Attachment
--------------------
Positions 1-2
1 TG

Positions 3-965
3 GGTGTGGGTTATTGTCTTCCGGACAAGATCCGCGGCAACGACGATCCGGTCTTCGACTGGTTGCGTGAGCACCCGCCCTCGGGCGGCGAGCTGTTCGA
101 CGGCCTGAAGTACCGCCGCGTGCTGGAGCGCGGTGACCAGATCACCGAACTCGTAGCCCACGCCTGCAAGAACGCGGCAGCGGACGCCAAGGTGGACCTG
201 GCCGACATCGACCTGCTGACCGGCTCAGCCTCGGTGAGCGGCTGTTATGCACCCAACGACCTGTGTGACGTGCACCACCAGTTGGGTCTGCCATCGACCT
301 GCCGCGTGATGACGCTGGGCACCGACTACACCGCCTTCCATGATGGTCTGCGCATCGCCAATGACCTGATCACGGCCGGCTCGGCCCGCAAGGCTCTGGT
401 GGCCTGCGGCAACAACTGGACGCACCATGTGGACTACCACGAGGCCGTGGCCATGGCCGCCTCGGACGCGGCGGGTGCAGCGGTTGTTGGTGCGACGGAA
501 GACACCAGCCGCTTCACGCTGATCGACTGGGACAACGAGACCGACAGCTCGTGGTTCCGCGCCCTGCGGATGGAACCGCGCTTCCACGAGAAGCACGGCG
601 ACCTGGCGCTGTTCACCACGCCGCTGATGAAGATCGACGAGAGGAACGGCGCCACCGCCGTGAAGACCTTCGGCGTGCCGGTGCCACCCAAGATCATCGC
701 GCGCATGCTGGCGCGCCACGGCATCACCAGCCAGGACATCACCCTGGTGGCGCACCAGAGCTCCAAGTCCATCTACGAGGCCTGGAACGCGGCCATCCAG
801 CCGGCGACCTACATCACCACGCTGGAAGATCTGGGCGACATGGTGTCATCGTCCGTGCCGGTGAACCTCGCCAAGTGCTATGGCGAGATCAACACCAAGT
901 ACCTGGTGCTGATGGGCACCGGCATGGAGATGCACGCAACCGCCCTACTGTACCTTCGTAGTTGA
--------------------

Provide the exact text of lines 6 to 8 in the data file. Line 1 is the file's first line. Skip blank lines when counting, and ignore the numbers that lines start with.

201 GCCGACATCGACCTGCTGACCGGCTCAGCCTCGGTGAGCGGCTGTTATGCACCCAACGACCTGTGTGACGTGCACCACCAGTTGGGTCTGCCATCGACCT
301 GCCGCGTGATGACGCTGGGCACCGACTACACCGCCTTCCATGATGGTCTGCGCATCGCCAATGACCTGATCACGGCCGGCTCGGCCCGCAAGGCTCTGGT
401 GGCCTGCGGCAACAACTGGACGCACCATGTGGACTACCACGAGGCCGTGGCCATGGCCGCCTCGGACGCGGCGGGTGCAGCGGTTGTTGGTGCGACGGAA